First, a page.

Homeowners will occasionally experience emergencies requiring the help of the HOA. They will usually contact the board to seek assistance. In these cases, having an on-call HOA manger can be extremely helpful.
The board members already have a lot of responsibilities such as making important decisions, implementing regulations, and managing the association’s finances. It may seem too much to add emergency after-hours calls to that list.
That is why many associations hire an on-call HOA manager. An on-call HOA manager can take calls from homeowners and board members anytime or night. They are responsible for responding to and noting any emergency reports and taking the necessary steps to resolve emergencies.
It is simple to understand why an HOA manager would be hired to take emergency calls, even after hours. However, many communities do not use this service due to financial constraints. But, is it really necessary to hire an on-call HOA manager to handle those concerns? Does the benefits of having an on-call HOA manager outweigh the costs? Find out why an on-call HOA manager can be an asset to your association and the benefits of hiring one.
An on-call HOA manager will take emergency calls so the board members don’t have to
How often does a board member receive a call from a disgruntled homeowner in the middle of the day, or late at night? An on-call HOA manager can take those calls for you. The decreased workload for the board that results from having an on-call HOA manager may be one of, if not the, most useful advantages.
Hvaing an on call HOA manager doesn’t mean you will grant them total authority. First, you must develop a protocol that specifies how your manager should respond to emergency calls.
Then, the board will still provide them with direction and guidance. This frequently takes the shape of pre-approved emergency work or measures when particular circumstances arise.
There are also situations when your HOA manager will get emergency calls that aren’t on your list of previously authorized actions. The manager will typically need to call you in this situation to get help. In the event of overnight concerns, you can urge your manager to contact the board.
An on-call manager knows every detail about your HOA
Not all board members are as familiar with the neighborhood as they should be. In actuality, many members only apply for a board post to address a problem that has been troubling them.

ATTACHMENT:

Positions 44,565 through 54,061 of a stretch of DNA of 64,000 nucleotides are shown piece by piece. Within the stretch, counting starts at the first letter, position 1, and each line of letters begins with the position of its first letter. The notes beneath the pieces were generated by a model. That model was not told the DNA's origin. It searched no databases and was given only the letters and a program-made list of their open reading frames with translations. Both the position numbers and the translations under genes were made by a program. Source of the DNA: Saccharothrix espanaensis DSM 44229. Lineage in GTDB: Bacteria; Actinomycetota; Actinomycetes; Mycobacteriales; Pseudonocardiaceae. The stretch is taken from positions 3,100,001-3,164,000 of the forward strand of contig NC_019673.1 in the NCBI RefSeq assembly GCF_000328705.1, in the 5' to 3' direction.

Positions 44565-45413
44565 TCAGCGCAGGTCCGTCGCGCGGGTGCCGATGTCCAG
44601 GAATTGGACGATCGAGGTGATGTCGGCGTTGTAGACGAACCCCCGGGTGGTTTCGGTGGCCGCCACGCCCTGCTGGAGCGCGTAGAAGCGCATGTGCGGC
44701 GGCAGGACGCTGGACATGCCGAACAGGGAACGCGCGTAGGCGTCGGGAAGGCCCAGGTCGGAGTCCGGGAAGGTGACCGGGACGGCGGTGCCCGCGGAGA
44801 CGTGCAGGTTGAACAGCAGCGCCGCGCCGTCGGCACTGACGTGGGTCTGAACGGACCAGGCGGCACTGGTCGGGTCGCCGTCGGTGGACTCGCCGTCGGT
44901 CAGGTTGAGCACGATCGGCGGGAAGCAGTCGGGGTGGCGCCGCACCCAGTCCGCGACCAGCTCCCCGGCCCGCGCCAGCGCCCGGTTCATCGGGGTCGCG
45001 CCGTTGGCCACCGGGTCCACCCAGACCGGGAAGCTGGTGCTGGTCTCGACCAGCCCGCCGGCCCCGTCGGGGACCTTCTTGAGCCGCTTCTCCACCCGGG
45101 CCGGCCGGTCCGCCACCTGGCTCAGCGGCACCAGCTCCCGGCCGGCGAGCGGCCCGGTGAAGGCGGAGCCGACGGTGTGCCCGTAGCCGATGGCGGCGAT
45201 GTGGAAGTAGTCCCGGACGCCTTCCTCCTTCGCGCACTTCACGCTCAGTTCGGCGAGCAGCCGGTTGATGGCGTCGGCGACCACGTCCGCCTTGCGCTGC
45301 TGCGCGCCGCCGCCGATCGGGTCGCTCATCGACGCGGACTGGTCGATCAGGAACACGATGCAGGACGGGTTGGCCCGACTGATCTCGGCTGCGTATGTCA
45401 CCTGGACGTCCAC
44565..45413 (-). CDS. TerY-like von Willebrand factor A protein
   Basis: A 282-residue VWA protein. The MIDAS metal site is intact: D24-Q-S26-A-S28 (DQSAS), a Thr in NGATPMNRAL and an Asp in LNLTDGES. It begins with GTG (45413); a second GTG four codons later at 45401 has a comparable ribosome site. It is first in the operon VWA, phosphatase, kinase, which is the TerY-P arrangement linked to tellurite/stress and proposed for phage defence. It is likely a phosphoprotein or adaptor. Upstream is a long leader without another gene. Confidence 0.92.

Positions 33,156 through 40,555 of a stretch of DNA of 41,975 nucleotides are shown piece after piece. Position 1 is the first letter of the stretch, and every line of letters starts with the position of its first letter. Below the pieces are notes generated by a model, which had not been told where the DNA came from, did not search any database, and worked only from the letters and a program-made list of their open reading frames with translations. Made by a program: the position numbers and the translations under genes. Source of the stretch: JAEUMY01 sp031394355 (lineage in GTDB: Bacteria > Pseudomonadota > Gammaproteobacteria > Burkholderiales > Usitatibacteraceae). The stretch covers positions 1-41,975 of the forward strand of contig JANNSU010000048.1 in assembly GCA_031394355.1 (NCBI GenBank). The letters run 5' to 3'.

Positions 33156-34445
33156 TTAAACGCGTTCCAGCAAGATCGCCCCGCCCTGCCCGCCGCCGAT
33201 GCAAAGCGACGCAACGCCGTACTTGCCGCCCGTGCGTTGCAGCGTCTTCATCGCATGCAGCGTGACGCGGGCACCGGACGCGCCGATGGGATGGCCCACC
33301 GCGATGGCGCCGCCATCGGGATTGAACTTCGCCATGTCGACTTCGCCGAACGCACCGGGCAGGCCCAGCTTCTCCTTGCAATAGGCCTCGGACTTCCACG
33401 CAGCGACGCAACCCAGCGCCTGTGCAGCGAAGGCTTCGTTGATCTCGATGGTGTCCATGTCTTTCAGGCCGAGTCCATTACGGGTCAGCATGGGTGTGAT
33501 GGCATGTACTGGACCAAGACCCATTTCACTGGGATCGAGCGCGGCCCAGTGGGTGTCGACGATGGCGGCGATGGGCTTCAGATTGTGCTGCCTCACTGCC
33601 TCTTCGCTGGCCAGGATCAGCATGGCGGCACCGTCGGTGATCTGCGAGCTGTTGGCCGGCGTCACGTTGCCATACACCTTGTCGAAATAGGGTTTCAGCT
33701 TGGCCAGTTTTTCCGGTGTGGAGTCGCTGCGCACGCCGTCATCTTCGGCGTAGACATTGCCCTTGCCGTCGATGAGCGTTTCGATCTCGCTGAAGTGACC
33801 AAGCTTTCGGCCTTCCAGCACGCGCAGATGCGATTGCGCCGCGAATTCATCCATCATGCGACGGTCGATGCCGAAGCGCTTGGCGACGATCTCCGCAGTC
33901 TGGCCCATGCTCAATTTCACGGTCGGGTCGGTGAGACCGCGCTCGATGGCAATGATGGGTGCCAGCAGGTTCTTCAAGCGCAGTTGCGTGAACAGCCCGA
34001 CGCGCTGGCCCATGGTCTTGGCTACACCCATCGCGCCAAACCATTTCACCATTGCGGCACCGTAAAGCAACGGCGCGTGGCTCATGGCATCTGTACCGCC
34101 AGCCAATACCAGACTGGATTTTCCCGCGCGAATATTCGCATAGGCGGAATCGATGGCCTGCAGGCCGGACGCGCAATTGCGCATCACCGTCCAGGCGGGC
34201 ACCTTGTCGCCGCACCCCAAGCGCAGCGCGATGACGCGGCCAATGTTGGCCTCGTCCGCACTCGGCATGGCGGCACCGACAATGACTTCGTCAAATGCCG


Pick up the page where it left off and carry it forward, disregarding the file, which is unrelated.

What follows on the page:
In other words, they simply care about benefiting themselves and aren’t truly interested in assisting the organization.
So, who can you trust to handle your emergency calls with such care? An on-call HOA manager will. An on-call HOA manager will invest the time to familiarize yourself with your neighborhood.
They will educate themselves on the rules and regulations that govern your association because it is practically part of their work. They will therefore be able to identify when an emergency call comes inside the association’s purview of authority.
An on-call manager has established connections with reliable vendors
Management companies typically already have connections with carefully screened providers. As a result, when you ask for their assistance to handle emergencies, they already have a list of trustworthy vendors who can handle the situation.
This is not only more practical, but it’s also better for your neighborhood. Finding a good vendor is challenging, and maintaining a relationship with them over time is even more challenging. Emergencies require immediate attention. However, because vendors have so many customers, getting a space on their priority list is frequently challenging.
With the help of an on-call HOA manager, long wait periods can be avoided, and problems can be resolved right away. By doing this, you’ll be able to stop the issue from getting worse and stop further more expensive damages.
A Valuable Asset to the Association
Consider employing an on-call HOA manager or management company to respond to your emergency calls if your association has the funding.
An on-call HOA manager may assist your neighborhood with a variety of issues.
Smaller self-managed communities can, of course, function without them, but it will require more effort on the part of the board.